Yesterday, the big announcements at VMWorld 2008 were about Cloud OSes. Today, the big news seemed to be Maritz's keynote (where he apparently laid out an amazing vision of what VMWare thinks they can achieve in the coming year), and the long rumored Cisco virtual switch.
The latter looks to be better than I had hoped for functionally, though perhaps a little more locked in to VMWare than I'd like. There is an explanation for the latter, however, so it may not be so bad...see below.
I've already explained why I love the Nexus concept so much. Today, Cisco and VMWare jointly announced the Nexus 1000v virtual machine access switch, a fully VI compatible software switch that...well, I'll let Cisco's data sheet explain it:
"The Cisco Nexus™ 1000V virtual machine access switch is an intelligent software switch implementation for VMware ESX environments. Running inside of the VMware ESX hypervisor, the Cisco Nexus 1000V supports Cisco® VN-Link server virtualization technology, providingIn other words, the 1000v is a completely equal player in a Cisco fabric, and can completely leverage all of the skill sets and policy management available in its other switches. Think "my sys admins can do what they do best, and my network admins can do what they do best". Further more, it supports VN-Link, which allows VMWare systems running on Cisco fabric to VMotion without losing any network or security configuration. Read that last sentence again.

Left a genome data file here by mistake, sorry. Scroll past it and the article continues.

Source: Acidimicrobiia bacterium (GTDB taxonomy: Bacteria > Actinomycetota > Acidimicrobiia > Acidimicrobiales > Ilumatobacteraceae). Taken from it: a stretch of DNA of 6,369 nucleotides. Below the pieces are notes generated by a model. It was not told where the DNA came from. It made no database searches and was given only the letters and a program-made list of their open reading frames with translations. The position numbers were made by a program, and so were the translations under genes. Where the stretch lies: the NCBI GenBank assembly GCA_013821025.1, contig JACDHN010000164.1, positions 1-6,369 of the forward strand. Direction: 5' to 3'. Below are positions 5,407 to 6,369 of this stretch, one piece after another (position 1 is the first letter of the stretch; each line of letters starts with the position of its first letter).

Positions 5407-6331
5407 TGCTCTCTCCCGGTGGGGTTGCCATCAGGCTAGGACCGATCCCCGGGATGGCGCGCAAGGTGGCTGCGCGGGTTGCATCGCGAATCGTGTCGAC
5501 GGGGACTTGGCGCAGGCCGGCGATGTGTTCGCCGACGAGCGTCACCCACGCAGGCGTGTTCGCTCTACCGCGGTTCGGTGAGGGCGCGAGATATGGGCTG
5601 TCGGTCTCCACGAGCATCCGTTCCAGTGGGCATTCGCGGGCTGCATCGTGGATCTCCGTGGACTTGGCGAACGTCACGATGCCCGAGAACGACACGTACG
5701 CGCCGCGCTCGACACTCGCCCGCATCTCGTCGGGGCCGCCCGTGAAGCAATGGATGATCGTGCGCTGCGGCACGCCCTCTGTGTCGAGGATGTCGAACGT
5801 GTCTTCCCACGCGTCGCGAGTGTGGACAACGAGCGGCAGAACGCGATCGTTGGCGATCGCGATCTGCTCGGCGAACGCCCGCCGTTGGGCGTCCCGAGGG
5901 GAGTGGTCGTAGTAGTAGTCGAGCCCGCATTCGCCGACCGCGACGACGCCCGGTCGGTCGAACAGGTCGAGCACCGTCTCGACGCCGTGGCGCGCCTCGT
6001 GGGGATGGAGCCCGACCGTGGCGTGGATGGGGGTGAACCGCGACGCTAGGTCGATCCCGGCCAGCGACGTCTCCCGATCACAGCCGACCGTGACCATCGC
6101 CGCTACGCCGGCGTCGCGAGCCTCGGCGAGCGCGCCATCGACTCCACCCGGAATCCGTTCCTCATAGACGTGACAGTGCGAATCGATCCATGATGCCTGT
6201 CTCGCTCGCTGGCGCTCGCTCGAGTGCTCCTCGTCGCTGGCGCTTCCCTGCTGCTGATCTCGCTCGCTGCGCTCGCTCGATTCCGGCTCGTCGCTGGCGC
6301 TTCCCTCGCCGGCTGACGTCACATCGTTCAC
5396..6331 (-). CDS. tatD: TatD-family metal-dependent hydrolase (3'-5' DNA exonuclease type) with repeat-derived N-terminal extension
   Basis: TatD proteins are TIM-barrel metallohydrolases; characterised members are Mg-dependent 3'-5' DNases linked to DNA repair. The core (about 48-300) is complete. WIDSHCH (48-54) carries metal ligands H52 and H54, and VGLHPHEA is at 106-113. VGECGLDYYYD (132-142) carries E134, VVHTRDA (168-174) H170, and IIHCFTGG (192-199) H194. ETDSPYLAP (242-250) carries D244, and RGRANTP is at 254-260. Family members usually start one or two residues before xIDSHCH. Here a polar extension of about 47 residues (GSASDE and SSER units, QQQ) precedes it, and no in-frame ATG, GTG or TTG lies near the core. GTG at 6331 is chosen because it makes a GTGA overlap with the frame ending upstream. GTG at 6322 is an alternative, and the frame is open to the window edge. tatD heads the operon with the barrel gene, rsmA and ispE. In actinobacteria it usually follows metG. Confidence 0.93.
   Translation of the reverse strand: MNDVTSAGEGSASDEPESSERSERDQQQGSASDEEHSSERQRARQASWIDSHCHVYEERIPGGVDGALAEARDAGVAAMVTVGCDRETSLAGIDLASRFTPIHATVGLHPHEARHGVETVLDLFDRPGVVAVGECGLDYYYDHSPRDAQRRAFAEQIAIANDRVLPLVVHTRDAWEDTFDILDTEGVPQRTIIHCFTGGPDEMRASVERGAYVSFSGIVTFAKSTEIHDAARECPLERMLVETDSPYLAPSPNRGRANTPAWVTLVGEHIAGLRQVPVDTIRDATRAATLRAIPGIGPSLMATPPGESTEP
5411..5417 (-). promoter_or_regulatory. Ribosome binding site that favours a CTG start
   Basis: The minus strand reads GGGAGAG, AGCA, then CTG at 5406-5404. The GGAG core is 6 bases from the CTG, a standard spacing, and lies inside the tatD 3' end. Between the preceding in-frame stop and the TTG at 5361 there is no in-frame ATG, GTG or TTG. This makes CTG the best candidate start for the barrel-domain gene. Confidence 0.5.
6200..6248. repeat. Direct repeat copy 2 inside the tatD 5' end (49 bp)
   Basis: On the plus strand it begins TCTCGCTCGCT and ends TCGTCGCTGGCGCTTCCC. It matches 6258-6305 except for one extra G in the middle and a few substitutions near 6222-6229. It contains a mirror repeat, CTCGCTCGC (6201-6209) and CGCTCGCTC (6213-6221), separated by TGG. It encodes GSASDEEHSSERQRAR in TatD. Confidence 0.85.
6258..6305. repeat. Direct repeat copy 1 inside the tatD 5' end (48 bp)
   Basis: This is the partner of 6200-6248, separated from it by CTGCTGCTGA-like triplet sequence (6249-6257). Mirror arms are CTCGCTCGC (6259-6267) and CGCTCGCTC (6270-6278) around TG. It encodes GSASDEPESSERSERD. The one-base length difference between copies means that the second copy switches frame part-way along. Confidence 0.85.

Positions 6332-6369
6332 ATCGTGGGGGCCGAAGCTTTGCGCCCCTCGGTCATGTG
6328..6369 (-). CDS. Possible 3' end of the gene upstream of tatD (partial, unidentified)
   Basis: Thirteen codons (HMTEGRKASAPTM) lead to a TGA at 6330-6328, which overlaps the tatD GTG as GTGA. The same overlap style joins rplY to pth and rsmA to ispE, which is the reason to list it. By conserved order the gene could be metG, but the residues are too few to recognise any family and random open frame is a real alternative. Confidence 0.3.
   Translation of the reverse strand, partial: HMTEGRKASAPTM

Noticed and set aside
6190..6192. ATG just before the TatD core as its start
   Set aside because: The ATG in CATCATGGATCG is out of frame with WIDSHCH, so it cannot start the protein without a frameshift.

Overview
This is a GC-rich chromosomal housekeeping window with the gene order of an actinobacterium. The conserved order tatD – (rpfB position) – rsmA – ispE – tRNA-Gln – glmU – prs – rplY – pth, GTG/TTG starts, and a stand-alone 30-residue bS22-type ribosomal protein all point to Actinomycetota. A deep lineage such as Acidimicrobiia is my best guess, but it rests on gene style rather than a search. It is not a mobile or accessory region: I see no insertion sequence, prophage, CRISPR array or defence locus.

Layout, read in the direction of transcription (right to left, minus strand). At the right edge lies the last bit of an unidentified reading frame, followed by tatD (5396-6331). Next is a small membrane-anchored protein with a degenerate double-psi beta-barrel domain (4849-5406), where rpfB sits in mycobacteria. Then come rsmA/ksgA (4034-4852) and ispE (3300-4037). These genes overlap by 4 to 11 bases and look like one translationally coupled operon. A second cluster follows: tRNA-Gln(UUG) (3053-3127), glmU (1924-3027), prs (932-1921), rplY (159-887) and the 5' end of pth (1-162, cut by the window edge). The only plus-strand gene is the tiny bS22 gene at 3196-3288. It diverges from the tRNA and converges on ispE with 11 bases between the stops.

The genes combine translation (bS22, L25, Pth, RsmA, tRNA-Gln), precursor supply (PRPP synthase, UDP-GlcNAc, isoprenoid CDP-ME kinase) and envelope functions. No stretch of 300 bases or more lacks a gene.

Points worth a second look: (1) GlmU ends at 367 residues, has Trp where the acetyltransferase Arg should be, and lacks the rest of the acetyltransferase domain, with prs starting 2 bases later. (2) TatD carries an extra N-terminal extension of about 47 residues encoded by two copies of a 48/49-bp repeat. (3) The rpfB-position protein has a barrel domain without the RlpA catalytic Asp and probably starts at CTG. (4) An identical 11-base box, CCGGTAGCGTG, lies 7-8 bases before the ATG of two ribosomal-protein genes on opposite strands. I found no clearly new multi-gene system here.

When server virtualization is deployed in the data center, virtual servers typically are not managed the same way as physical servers. Server virtualization is treated as a special deployment, leading to longer deployment time with a greater degree of coordination among server, network, storage, and security administrators. But with the Cisco Nexus 1000V you can have a consistent networking feature set and provisioning process all the way from the VM to the access, aggregation, and core switches. Your virtual servers can use the same network configuration, security policy, tools, and operational models as physical servers. Virtualization administrators can leverage predefined network policy that follows the nomadic VM and focus on virtual machine administration. This comprehensive set of capabilities helps you to deploy server virtualization faster and realize its benefits sooner."
- Policy-based virtual machine (VM) connectivity
- Mobile VM security and network policy, and
- Non-disruptive operational model for your server virtualization, and networking teams.
(I wrote some time about about network administrators facing the most change by this whole pooled-resource thing--this feature seals the deal. Those static network maps they used to hang on your wall, showing them exactly what system was connected to what switch port with what IP address are now almost entirely obsolete.)
I love that feature. I will love it even more if it functions in its entirety in the vCloud concept that VMWare is pitching, and all indications are that it will. So, to tell the story here as simply as possible:
- You create a group of VMs for a distributed application in VConsole
- You assign network security and policy via Cisco tools, using the same interface as on the physical switches